A vegan banana bread with dark chocolate chip, a hint of vanilla and lemon zest, shaped into cute mini cakes and made with spelt flour.
I love chocolate. There's no way I can hide it. I think you've already noticed by now that I add chocolate (cocoa, chocolate chips or chunks, chocolate spread) to most of my baked goods. Even in my "healthier" recipes.
Chocolate is my weekness, I just can't live without it.
And I guess I'm not completely alone out there.
It is already 22 days and a few hours that I left -momentarily- my husband in Edmonton to come back to my city, Rome, to work. In less than three months I'll be back to my other home and to my husband, but for now, chocolate helps keep my mood up. I know, in some older posts, you heard me complaining about missing Rome, my family, friends, even work, but then, when I'm finally here, I miss my life there, in Edmonton: my yoga and jazzercise classes, my -very few- precious friends, my cats, not having to work and mostly and absolutely my lover, partner, best friend, my husband. I miss our breakfasts. Every morning of the week I get up and we have breakfast together even if I could stay in bed a little longer, but I just can't imagine not having breakfast with him, not spending morning time together. So, in this lonely sunday morning (I'll go to my parents for lunch, don't worry) I am baking Vegan Banana Chocolate Chip "Tortine" and I so desperately wish I could share them with Loreto.
Tortine, in italian, are mini cakes, they are like muffins but wider and less tall. I found the liners at Ikea and immediately I had the idea of what I wanted to bake. I had some organic farro (spelt) flour, a couple bananas and the inevitable bittersweet chocolate chips. Soy milk, peanut oil, brown sugar, a touch of vanilla and lemon zest, a pinch of salt, baking soda and baking powder, that's all the rest I need. A couple medium bowls, a whisk, a rubber spatula and those pretty individual mini cake (or muffin) liners.
I love spelt flour in my baking, it is so versatile, and you can switch it for the all-purpose or the whole wheat flour without worrying about dramatically compromising the texture of your baked good. Spelt is an ancient grain, so it is not gluten-free, but it is tolerated even to those who have a mild gluten intolerance (NOT if you're celiac). It has a fairly strong nutritional profile, has slightly fewer calories than wheat flour and is somewhat higher in protein. Spelt flour is easy to digest but is lower in fiber than wheat. It makes a really light, soft, highly nutritious texture, with an appealing nutty flavour.
In these Vegan Banana Chocolate Chip "Tortine" the spelt flour blends perfectly with the banana flavor and is exalted by the chocolate.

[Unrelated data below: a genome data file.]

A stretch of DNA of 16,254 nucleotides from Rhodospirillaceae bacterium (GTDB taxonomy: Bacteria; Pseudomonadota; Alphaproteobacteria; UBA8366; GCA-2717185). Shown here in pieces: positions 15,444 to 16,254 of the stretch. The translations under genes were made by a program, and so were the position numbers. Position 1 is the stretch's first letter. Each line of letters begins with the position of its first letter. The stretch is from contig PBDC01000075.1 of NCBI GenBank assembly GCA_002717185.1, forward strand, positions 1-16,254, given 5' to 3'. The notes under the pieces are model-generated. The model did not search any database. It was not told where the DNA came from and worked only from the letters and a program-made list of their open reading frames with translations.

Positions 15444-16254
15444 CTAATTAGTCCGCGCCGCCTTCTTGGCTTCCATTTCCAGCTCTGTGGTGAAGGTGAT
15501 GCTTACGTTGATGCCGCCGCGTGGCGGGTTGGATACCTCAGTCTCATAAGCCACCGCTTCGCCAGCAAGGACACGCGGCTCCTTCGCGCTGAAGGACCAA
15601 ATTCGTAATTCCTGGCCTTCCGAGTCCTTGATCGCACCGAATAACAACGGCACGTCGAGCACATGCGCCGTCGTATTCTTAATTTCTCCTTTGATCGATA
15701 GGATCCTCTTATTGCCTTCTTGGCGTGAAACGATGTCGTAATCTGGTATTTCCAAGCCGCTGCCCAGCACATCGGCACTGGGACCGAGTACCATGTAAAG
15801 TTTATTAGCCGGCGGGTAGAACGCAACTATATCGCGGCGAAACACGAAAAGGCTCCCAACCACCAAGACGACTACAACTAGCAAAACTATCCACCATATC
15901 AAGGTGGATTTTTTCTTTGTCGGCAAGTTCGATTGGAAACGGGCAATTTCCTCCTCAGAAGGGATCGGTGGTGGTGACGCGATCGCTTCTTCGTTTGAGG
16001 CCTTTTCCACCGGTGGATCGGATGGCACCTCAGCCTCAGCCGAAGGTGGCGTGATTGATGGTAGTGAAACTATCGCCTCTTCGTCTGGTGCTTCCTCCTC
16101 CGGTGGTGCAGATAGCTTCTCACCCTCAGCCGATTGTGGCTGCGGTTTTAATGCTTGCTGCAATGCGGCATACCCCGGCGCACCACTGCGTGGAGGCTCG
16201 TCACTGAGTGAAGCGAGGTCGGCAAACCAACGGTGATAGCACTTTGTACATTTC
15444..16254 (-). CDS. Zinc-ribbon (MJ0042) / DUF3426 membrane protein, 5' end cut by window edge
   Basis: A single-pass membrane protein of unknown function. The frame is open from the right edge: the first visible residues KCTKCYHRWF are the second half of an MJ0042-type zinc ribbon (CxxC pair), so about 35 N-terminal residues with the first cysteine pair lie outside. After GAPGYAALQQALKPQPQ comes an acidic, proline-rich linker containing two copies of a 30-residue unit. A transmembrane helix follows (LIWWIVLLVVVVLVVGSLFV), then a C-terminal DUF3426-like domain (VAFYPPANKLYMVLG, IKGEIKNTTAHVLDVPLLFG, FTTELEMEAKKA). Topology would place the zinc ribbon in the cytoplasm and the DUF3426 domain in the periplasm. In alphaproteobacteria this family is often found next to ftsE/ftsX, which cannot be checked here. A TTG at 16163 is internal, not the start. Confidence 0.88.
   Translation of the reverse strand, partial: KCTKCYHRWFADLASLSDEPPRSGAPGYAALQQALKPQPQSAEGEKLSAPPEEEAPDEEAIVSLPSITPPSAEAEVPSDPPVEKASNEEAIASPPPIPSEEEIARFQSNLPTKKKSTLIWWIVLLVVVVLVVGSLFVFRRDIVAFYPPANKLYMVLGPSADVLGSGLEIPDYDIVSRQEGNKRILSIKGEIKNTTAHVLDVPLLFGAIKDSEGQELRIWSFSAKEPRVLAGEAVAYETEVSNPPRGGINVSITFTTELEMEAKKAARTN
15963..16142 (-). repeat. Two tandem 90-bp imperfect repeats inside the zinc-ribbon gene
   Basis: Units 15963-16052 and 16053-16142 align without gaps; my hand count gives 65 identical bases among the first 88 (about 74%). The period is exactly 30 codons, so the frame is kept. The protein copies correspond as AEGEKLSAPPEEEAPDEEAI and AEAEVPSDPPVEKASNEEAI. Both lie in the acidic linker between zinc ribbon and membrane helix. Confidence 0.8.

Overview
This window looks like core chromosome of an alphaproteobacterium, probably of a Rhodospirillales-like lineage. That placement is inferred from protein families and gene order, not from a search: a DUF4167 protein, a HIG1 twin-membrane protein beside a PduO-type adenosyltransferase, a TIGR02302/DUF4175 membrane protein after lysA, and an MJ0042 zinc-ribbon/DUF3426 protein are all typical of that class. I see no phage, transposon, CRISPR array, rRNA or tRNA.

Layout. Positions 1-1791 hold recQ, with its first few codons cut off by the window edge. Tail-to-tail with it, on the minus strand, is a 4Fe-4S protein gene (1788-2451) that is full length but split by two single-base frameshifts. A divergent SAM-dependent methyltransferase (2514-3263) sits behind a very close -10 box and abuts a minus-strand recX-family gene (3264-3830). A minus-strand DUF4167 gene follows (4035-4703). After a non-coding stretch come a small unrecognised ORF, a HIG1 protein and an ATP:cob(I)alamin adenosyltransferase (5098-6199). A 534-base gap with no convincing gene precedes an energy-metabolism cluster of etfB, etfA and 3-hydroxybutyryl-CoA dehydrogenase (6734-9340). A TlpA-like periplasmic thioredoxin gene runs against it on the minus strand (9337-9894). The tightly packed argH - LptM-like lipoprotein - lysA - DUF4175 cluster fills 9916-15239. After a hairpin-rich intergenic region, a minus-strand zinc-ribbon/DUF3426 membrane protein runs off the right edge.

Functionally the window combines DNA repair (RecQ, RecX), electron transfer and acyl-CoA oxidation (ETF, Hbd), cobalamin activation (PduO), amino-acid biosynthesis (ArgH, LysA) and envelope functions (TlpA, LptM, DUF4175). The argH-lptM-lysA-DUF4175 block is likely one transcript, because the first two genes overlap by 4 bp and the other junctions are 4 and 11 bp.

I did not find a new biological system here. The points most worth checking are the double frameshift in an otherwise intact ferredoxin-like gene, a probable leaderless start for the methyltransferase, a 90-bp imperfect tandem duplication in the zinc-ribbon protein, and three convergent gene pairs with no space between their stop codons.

The mini cakes are so moist and light and fluffy that I could eat the entire batch. Luckily for me, I will take some to my parents and I will stop at my friend Laura's house to hand out a few.
Breakfast is not the same without my husband (anything is not the same without him) but what a girl has to do? I talked to him on Skype, then, due to the time change, while he was ready for sleep, I was ready for breakfast and I enjoyed my cappuccino with a tortina, in my cute, lonely, white kitchen.
Have a great Sunday, all of you, and enjoy this vegan version of a banana chocolate muffin.
Song of this post: "Monkey Tree", Mother Mother.Print
- 2 medium sized bananas
- 150 g soy, almond or rice milk
- 50 g vegetable oil (I used peanut oil)
- 1 lemon, the zest
- pinch of salt
- 1 tsp vanilla extract
- 250 g spelt flour
- 100 g brown sugar
- ½ tsp baking powder
- ½ tsp baking soda
- ¾ cups dark chocolate chips
- Preheat the oven to 400° F (200° C) and line a 12 mini cake tin (or a 12 muffin tin) with parchment paper mini cakes or muffins liner.
- In a large bowl, blend the bananas, milk, oil, lemon zest, pinch of salt and vanilla extract together.
- In a medium bowl sift the flour, sugar, baking powder and baking soda.
- Add to dry ingredients, mixing just until blended.
- Fold in the chocolate chips.
- Spoon the batter into the prepared muffin tin, filling three-fourths full.
- Bake in the preheated oven for 20 minutes or until a wood skewer inserted in the centre comes out clean.
- Place the muffins on a wire rack to cool completely.
Ricetta in italiano:Print
- 250 g di farina di farro integrale
- 2 banane medie
- 100 g di zucchero di canna
- Mezza bustina di lievito per dolci (8 o 10 g)
- Mezzo cucchiaino di bicarbonato
- 150 g di latte di soia, riso, o avena
- 50 g di olio di arachidi o di semi
- scorza di 1 limone bio
- 1 cucchiaino di estratto di vaniglia
- un pizzico di sale fino
- ¾ tazza gocce di cioccolato fondente
- Accendiamo il forno a 200°. Ungiamo d'olio una teglia da muffins oppure utilizziamo i pirottini di carta. I miei misuravano 8 cm di diametro.
- Schiacciamo le banane con i rebbi della forchetta in modo da ottenere una crema piuttosto grumosa.
- Aggiungiamo il latte di riso (o soia), a temperatura ambiente, l'olio di arachidi (o di semi), un pizzico di sale, la scorza grattugiata del limone non trattato, il cucchiaino di estratto di vaniglia.
- In una ciotola a parte setacciamo la farina con il lievito per dolci e il bicarbonato, aggiungiamo lo zucchero di canna, diamo una breve mischiata e versiamo il tutto nella ciotola con il composto liquido.
- Mescoliamo brevemente, solo il tempo necessario a rendere il miscuglio una crema omogenea. Aggiungiamo infine le gocce di cioccolato (o il cioccolato tagliato grossolanamente con un coltello affilato).
- Riempiamo gli stampi mettendo un paio di cucchiai di impasto in ognuno.
- Inforniamo a 200° e cuociamo per 20 minuti circa, facendo sempre la classica prova stuzzicadenti.
- Una volta freddi possiamo conservarli in scatole di latta, sacchetti di carta, o congelarli usando gli appositi sacchettini, meglio se uno per sacchetto, o avvolgendo ogni tortina in carta d'alluminio.
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